Teaching students that were closer to my age came with a lot of joyous memories along with some difficulties that I had trouble facing time and time again. Many of the students I teach that are my age are none other than my close friends in which I was the one that introduced them to the art. Having them in class has been a great joy for me, but that despite all the wonderful times I have had with them, problems within the class between me, the instructor and they, the student still surfaced. One issue was that I was too afraid of being too hard on them. All of the friends that I had join class were all really talented and picked things up much quicker than I ever did when I was their rank which made watching them rise through the ranks all the better, but that also made it all the worse too for I was afraid to tell them that they couldn’t test. At times, I treated them just as I would treat any other student, but there were other times that I definitely would look at them differently than other students- I would be harder on those I wasn’t as close to and I would be easy on my friends in a field that they weren’t quite good at. I never wanted them to be upset or get mad at me, but to my surprise, most of the time, they would be sad that they couldn’t test, but not at me nor the other instructors for they realized that they just weren’t ready yet. Of course, that didn’t mean that they wouldn’t get upset at times. Some of my friends would get upset when they couldn’t break a board, when they couldn’t get a move right, when they weren’t doing so well in sparring, etc. That was one of the hardest things for me to watch- regardless of if they were my friends or not, watching a student become frustrated, burst into tears, storm out of the room- it was never something that I wanted to happen. Though, I came to the realization that it has to happen sometimes because after they went through countless meltdowns just like I did going through the ranks, they became a better student. Just like I have been learning from my own failures and mistakes, they have too, and not all of my friends have stayed in Tae-Kwon-Do, but they all have learned something that they can use outside of the class. Right now, I have one friend that has been coming to class regularly and she is currently a red belt, and she is strong and talented as well as shows quite a bit of respect towards me when I am teaching. She helps the others in the class when it comes to saying, “yes ma’am” towards me, and even though we get distracted like teenagers do, she still does her best all the time. She also makes a lot of the same mistakes that I made in the past, so not only can I tell her how to correct herself, but I can also reassure her that I have done the same things, just as many people have. I have even spotted more mistakes in myself by watching my friend make the same mistakes, same goes for all of my students. I believe that friendships form because we see a little piece of ourselves in someone else, and thus, it is a friend’s job to help them in times that they need it, just as it is a teacher’s job is the same.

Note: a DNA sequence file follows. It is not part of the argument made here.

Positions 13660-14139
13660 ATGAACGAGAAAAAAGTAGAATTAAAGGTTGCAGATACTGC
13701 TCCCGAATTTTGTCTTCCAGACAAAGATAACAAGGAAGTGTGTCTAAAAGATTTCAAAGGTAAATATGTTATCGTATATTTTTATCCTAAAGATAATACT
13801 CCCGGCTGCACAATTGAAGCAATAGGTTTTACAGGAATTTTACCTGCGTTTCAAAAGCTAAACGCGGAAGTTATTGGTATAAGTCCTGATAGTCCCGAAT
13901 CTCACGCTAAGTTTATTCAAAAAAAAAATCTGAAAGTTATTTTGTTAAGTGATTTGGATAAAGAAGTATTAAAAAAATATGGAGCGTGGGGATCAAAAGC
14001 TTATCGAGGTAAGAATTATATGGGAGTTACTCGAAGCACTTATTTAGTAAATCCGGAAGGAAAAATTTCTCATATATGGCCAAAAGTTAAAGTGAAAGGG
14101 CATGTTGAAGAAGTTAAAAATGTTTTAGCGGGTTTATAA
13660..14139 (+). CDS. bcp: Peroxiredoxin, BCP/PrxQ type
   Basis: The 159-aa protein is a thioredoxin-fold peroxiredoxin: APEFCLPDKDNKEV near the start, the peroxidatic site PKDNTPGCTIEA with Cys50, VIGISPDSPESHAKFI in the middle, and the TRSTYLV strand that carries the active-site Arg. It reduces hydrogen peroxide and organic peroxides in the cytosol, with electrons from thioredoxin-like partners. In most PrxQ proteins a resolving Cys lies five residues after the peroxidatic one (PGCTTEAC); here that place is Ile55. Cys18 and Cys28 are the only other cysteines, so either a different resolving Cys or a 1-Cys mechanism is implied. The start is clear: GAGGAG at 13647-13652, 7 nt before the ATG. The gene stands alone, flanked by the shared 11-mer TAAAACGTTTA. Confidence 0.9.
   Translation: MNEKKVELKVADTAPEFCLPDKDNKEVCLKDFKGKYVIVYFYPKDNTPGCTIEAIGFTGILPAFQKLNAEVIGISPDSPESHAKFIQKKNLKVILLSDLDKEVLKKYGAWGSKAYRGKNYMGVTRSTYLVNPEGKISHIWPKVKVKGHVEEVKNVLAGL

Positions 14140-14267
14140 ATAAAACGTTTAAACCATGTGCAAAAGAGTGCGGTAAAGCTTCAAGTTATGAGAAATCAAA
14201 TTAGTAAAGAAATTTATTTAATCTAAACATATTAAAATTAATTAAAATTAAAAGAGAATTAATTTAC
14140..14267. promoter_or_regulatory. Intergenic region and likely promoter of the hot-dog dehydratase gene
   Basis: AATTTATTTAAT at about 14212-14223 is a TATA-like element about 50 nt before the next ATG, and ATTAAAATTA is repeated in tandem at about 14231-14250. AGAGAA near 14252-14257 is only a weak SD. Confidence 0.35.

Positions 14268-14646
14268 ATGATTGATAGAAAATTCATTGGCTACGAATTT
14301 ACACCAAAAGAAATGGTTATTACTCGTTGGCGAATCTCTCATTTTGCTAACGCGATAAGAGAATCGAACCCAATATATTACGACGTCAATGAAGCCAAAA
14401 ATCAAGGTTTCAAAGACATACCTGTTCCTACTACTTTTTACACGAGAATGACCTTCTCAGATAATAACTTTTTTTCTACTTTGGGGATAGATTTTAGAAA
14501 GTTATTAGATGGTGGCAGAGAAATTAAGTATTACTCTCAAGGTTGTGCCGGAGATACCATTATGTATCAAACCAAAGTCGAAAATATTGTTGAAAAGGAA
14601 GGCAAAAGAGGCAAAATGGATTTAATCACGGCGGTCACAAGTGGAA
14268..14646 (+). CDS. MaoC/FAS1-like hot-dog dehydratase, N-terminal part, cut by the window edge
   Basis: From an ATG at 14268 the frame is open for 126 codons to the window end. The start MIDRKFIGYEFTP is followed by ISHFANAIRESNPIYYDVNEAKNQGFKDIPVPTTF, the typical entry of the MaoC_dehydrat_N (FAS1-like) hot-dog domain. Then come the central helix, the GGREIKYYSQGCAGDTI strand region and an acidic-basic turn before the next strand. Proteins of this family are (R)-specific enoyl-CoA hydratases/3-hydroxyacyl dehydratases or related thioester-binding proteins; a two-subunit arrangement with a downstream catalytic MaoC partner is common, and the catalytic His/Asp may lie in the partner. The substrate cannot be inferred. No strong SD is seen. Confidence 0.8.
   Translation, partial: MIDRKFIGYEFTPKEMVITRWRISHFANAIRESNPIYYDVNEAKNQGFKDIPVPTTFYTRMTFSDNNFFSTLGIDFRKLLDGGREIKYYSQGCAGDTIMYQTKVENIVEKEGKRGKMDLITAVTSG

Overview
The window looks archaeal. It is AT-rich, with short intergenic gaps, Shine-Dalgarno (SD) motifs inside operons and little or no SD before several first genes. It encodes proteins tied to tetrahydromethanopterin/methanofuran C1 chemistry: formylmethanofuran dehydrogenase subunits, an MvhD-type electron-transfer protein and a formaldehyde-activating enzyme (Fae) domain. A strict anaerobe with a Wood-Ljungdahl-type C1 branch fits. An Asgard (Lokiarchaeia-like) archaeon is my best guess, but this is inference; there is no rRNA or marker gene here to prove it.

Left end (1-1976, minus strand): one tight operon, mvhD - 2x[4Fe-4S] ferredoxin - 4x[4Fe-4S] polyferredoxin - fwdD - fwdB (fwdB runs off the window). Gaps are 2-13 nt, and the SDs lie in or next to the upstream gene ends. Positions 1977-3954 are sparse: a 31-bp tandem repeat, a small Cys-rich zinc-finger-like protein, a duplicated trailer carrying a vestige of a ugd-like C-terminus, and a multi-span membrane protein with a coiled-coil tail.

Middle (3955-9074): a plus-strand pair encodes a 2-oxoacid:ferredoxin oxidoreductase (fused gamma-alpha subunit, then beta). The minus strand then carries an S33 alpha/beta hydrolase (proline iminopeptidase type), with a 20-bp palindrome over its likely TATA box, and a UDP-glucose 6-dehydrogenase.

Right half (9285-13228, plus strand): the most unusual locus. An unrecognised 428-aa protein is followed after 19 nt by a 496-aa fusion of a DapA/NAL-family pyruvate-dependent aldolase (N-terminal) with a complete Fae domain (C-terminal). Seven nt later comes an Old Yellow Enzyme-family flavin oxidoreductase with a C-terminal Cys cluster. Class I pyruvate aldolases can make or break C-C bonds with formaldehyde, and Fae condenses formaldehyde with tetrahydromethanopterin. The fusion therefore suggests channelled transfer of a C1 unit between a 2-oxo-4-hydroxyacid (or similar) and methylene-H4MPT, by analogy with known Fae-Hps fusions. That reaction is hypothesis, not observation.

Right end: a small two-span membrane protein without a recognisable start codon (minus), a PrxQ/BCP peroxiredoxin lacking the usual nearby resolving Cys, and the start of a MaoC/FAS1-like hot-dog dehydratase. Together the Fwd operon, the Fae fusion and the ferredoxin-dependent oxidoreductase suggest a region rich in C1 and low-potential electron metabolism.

Teaching those older than I has come with many surprises considering that ever since I got my black belt, I almost never ran into any disrespect from them despite me being much younger than they are, but that does not mean that I haven’t run into disrespect from those outside of the class. These students are much, much more mature and experienced than I am, but due to those traits, they know that I have had to work extraordinarily hard to get where I am, just as all of them have had to work hard to obtain their own accomplishments. Although, some people outside of class, such as a few parents of my students, do not treat me the same way. When it came to my Kinder Kicks class, I had countless problems with the parents of my students, in which most of these problems were either solved or dropped rather quickly, but there was one particular event that proved that I wasn’t as good with these situations as I thought I was. Not only was this the first serious argument I had with a parent, but it was also the first time that someone told me that no one comes to class because I wasn’t a good teacher and sent off too many bad vibes. I am not going to lie, when I came to teach a class that several parents told me that their child was going to be there and none of them showed up for several weeks in a row, there is a high chance that I did send off some vexed vibes, but I know that I didn’t send those emotions towards the students, I sent them towards the parents. At the time, I felt that I was being professional about the situation and logical about it, but this just goes to show still how young and inexperienced I am when it comes to these types of things. I am naïve, there is no doubt about that, but I knew that I wasn’t the only one at fault. A parent who says that I shouldn’t cancel class and I should move the time to what is most convenient for her and her child and then never coming to class does not deserve to be seen without fault or flaws. I have to say though, my reaction to her words wasn’t something that I am proud of- I didn’t reply to her final email, I just left the room I was in and cried for a long while, but I have learned from that, when being put in a bad situation like that, I can’t let their words get to me or let my emotions get out of control and take over me. The only way I can deal with an issue like so is to remain calm and do all I can for the parent and if that is not enough, then there is nothing more than I can do and I must move on. Though, that event has made me more prepared to face these types of situations again, though, it hasn’t stopped a slight fear I have over being disrespected by someone because of my age. I have heard an array of stories of young black belts being seen for their age, not their rank, and I wish that I wasn’t afraid of running into a student like that, but I try my best not to let that fear take over the pleasure of being able to meet and teach new people. None of my own students have disrespected me nor have students outside of the Gilpin class, which makes me feel rather lucky. Plus, I have even been given the chance to teach my own math teacher Tae-Kwon-Do which strengthened our relationship and we were able to understand each other and how we teach others. Exchanging knowledge to one another is something that I always look forward to when it comes to teaching those older than me. I can be their instructor for Tae-Kwon-Do while they might be able to teach me about their life experiences so that I can grow, just as I have been doing for the generations below me- it is a never ending cycle.